One Ohio town provides a great example of the negative impact a trapping ban has.
Officials of Miamisburg, Ohio met recently to discuss lifting a trapping ban. The movement comes as complaints roll in about the town’s feral cat population: in response, the city is looking to do a complete overhaul of its current legislation, once again giving the green light for traps and for and trappers to target the cats.
Now, I realize a trapping ban being lifted in a small Ohio town may not seem newsworthy. However, this decision should demonstrate the value of trapping to everyone. Not knowing the history of the town’s trapping laws, I think it’s relatively safe to assume the trapping ban was instated because people viewed traps as immoral and inhumane, were concerned about non-target catches, or a mix of these. I will also assume folks felt pretty good about themselves after the trapping ban was passed. Heck, lots of folks out there today would like to see the end of trapping once and for all. But the truth is, this case shows we need trapping and trappers as much today as ever.
The reason this story is noteworthy is that it highlights the necessity of trapping in the twenty-first century. At some point, the town thought it could do without trapping and somehow control pest species. Possibly, they thought they could just learn to live with them. In fact, that is the approach of one author who published a recent book on coyotes in America.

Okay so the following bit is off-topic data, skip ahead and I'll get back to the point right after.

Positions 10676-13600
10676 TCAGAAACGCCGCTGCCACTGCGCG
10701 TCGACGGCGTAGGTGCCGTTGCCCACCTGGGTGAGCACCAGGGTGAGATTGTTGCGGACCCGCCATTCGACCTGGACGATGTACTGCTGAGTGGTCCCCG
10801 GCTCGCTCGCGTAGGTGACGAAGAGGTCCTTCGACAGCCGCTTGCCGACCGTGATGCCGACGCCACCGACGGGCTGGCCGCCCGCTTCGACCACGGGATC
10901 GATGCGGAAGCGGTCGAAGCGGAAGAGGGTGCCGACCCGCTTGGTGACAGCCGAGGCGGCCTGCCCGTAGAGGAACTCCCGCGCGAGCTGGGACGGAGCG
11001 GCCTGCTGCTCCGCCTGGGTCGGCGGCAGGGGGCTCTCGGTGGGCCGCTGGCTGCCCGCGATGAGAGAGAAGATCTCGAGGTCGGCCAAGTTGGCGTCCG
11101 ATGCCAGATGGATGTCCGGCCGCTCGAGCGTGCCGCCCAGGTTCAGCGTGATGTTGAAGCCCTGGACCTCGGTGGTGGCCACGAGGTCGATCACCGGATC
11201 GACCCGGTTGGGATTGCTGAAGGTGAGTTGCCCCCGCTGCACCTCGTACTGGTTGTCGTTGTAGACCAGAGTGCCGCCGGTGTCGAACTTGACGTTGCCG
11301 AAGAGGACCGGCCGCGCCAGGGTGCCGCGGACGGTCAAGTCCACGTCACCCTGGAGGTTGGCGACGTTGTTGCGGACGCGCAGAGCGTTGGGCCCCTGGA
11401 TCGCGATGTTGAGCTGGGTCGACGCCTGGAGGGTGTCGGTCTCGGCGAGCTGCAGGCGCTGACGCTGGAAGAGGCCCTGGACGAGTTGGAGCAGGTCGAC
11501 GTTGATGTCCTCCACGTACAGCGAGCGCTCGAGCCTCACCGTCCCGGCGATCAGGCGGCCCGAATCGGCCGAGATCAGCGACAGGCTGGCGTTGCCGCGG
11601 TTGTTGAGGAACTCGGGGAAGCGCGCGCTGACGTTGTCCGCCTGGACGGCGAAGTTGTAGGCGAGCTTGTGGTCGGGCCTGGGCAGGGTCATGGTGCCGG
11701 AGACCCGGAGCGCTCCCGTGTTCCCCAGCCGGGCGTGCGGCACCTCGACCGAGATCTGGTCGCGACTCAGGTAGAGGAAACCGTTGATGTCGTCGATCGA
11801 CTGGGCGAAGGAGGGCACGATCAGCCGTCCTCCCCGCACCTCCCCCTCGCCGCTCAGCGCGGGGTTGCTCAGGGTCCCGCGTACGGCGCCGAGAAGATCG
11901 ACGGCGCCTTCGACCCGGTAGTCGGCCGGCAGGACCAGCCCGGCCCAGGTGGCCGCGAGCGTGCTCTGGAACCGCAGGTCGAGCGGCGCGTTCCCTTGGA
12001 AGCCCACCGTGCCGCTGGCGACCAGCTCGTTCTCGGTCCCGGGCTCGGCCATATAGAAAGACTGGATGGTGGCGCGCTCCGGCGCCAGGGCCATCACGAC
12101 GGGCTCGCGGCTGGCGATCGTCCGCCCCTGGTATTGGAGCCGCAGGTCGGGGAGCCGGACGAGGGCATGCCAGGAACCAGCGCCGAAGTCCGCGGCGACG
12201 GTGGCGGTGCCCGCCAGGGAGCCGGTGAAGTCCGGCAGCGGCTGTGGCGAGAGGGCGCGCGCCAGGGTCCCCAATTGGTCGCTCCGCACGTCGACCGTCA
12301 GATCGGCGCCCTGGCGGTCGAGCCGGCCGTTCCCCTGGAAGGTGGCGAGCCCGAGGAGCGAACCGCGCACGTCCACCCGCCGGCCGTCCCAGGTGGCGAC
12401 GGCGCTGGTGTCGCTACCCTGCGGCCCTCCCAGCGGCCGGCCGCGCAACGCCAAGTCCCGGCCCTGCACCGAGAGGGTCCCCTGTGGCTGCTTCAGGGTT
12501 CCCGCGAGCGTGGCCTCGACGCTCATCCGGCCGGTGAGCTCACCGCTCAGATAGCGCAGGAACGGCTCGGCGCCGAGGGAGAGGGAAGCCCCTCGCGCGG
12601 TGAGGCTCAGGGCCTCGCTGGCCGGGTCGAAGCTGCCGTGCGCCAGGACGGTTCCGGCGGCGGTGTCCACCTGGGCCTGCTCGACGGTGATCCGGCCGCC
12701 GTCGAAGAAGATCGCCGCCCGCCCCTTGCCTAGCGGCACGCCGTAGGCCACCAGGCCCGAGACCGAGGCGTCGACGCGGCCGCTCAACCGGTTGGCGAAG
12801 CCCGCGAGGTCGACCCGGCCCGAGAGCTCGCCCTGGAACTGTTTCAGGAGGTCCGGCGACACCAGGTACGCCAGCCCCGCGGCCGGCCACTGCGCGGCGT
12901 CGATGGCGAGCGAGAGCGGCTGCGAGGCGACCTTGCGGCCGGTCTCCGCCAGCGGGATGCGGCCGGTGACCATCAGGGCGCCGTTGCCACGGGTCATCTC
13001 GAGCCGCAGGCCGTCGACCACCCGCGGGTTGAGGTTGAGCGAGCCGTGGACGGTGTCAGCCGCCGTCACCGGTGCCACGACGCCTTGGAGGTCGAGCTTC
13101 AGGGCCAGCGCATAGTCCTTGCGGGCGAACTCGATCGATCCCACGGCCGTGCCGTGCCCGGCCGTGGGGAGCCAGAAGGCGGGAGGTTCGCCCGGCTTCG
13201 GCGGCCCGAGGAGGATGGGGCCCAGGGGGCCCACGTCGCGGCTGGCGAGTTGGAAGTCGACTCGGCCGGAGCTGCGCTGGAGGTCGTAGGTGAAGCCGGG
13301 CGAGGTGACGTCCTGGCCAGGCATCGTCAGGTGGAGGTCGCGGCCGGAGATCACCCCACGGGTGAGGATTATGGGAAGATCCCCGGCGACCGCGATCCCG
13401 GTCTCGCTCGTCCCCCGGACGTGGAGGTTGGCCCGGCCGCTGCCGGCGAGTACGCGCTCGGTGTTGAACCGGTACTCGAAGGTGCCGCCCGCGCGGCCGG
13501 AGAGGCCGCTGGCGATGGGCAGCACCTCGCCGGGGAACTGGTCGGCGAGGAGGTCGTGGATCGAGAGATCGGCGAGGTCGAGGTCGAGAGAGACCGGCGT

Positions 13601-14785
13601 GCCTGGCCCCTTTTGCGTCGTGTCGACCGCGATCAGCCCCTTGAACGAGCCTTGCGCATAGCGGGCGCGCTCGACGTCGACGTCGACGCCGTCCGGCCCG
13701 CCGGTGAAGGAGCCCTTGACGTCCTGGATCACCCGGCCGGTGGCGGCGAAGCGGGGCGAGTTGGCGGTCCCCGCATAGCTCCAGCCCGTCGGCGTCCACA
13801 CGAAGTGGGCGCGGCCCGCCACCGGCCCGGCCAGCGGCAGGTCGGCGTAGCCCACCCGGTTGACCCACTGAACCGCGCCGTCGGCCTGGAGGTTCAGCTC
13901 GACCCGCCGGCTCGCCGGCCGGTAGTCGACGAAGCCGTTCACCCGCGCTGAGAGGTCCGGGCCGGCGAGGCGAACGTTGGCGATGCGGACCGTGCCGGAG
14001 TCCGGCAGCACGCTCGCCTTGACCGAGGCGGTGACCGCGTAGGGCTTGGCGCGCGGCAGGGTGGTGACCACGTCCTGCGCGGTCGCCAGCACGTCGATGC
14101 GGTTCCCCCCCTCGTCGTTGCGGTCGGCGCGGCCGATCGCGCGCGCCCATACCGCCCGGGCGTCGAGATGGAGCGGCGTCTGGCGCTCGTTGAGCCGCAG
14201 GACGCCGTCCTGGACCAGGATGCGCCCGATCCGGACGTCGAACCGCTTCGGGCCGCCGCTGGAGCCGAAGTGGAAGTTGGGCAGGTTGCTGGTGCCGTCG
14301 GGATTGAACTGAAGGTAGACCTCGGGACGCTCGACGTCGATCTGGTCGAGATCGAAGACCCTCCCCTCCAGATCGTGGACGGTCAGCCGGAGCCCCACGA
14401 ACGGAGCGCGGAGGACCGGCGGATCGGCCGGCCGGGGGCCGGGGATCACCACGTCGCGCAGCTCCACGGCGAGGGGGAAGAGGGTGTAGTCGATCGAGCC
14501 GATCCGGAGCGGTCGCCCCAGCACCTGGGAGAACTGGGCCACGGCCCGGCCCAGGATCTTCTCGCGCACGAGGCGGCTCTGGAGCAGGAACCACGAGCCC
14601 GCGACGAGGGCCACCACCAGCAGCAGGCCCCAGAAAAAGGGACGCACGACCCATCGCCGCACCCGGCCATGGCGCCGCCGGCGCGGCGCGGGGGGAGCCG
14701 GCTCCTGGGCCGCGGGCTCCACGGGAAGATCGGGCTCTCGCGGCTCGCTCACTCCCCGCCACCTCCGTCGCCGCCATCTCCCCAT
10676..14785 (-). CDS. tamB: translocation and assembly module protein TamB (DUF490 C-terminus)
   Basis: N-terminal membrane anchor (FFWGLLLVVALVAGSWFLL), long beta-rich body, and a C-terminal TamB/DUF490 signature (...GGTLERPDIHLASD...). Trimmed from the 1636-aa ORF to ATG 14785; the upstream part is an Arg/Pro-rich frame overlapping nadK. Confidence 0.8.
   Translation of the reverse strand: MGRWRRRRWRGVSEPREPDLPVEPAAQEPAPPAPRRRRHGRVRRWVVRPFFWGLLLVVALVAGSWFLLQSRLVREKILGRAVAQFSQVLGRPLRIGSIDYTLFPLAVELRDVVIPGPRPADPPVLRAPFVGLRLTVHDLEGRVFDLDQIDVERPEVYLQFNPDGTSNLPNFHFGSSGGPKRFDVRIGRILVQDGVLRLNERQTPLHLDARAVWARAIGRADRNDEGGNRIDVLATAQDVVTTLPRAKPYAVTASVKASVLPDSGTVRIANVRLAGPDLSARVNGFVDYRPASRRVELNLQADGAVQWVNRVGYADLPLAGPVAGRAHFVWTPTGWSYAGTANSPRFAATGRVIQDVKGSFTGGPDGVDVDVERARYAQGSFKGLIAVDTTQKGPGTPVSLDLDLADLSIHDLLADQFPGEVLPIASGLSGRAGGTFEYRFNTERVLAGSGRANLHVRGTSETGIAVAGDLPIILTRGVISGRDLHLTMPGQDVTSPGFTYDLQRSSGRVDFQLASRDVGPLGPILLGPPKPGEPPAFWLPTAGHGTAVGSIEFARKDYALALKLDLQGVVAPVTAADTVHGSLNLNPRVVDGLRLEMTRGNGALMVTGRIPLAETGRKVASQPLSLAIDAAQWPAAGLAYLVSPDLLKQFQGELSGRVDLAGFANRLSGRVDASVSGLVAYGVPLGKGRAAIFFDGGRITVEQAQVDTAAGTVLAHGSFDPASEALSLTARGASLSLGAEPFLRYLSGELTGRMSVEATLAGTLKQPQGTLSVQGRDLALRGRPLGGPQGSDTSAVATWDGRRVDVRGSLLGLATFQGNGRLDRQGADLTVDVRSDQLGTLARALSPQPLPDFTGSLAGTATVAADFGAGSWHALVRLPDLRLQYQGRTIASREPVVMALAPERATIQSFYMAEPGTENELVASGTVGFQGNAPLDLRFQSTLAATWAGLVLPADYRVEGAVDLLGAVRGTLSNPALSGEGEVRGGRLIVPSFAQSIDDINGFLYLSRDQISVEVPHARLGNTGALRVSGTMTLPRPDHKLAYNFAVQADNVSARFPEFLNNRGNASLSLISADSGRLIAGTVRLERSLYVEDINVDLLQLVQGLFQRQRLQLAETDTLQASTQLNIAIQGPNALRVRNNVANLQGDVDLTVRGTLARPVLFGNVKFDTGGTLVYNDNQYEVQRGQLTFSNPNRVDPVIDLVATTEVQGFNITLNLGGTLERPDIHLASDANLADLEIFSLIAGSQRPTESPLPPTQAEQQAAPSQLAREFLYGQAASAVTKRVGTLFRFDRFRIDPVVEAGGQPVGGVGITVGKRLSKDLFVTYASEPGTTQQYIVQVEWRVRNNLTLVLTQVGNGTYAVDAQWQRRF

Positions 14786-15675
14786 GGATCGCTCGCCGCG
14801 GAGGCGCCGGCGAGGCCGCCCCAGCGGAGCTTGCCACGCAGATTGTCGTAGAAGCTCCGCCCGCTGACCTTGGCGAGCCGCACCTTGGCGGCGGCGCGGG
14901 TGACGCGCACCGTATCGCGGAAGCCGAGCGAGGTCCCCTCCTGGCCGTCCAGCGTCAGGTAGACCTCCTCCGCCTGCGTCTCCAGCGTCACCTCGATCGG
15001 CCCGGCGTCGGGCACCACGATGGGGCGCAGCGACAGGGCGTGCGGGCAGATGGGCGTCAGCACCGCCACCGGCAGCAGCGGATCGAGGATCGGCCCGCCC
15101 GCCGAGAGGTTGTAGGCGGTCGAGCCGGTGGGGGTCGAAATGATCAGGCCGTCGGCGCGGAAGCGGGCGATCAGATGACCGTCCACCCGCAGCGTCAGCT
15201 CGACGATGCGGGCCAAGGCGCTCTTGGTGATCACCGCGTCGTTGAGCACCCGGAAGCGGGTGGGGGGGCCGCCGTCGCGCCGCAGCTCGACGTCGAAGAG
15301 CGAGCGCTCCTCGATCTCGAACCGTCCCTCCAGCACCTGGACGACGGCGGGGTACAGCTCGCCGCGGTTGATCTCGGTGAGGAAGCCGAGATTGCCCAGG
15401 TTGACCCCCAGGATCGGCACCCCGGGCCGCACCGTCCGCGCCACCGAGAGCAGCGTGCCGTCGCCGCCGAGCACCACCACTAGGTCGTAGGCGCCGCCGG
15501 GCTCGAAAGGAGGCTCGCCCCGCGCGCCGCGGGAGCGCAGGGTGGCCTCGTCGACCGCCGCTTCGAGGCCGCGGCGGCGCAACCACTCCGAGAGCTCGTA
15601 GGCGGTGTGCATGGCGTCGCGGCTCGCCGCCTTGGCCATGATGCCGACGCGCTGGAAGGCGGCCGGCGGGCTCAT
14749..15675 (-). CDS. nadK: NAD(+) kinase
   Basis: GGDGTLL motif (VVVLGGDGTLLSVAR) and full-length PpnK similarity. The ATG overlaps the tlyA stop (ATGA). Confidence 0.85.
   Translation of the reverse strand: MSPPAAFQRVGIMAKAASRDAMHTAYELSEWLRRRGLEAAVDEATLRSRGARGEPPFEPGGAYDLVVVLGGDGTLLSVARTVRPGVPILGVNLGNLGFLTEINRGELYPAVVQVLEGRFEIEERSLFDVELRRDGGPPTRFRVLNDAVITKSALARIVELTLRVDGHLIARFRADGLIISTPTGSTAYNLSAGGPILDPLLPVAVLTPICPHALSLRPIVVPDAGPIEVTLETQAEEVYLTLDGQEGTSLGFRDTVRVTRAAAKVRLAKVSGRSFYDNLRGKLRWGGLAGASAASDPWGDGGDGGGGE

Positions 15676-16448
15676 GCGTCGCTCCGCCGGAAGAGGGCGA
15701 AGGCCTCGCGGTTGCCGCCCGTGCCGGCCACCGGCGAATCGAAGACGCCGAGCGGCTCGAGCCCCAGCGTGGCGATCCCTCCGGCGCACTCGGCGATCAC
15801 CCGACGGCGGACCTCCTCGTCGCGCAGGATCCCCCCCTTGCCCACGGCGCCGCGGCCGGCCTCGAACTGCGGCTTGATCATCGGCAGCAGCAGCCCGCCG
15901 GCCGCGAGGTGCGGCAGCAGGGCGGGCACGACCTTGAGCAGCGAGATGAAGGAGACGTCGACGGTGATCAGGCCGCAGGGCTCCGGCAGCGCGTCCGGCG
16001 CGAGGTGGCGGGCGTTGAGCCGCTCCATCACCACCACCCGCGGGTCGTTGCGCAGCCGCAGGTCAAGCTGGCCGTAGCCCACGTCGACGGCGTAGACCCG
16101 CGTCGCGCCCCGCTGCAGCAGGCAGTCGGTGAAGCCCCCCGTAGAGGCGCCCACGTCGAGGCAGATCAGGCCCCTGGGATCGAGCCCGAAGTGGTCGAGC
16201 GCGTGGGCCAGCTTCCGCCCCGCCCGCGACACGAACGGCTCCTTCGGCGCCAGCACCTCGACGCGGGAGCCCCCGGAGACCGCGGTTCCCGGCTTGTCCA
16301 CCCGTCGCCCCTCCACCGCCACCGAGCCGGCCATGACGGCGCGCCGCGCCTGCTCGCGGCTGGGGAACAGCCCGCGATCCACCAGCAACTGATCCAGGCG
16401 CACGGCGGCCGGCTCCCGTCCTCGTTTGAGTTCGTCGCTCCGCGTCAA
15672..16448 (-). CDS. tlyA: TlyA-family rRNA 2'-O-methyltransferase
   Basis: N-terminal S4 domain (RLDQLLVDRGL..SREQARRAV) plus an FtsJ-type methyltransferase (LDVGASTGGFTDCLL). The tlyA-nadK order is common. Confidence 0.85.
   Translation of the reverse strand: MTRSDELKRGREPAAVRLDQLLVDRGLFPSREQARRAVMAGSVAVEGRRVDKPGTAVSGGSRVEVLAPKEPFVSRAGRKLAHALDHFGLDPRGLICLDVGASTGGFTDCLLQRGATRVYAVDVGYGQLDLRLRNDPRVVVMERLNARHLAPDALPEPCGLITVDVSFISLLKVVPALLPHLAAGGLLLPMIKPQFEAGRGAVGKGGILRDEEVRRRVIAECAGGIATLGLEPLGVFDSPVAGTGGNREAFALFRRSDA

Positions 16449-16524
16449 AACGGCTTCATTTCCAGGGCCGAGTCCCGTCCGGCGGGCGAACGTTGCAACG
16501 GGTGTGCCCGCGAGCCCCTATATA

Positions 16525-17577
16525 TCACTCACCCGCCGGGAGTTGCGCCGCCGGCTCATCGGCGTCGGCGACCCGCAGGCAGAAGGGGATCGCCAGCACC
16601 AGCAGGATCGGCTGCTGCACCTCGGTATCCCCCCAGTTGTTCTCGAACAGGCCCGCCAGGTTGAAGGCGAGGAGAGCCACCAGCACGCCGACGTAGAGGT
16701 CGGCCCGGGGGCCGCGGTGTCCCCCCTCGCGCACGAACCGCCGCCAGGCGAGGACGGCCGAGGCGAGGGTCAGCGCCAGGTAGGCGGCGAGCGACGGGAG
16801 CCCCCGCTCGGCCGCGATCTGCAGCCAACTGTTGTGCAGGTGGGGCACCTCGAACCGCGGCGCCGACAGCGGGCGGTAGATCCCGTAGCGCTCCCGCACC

I’ve heard similar arguments about all sorts of animals out there, from coyotes to mountain lions. Co-habitation sounds like a good idea; that is, until the mountain lion takes up residence next to an elementary school.
This stuff happens, and it happens more when hunting and trapping pressure is lifted. In reality, there need to be checks or controls on the populations of many species we live with. To be clear, a check or control does not equal extinction: a check is a measure to manage a population, not destroy it. Trapping can provide that check. It has proven for centuries to be an effective way of capturing animals, whether for food, fur, or simple removal. It is a necessary activity that not only improves the lives of people, but actually improves the overall quality of life for the animals by decreasing competition for food and reducing population densities, which helps limit the spread of diseases.
Other towns considering a similar trapping ban should take note of the events in Miamisburg. Around the country, there is currently a substantial amount of pressure to end trapping once and for all. However, although some think ending trapping is a good idea, this town’s history shows it is a bad decision.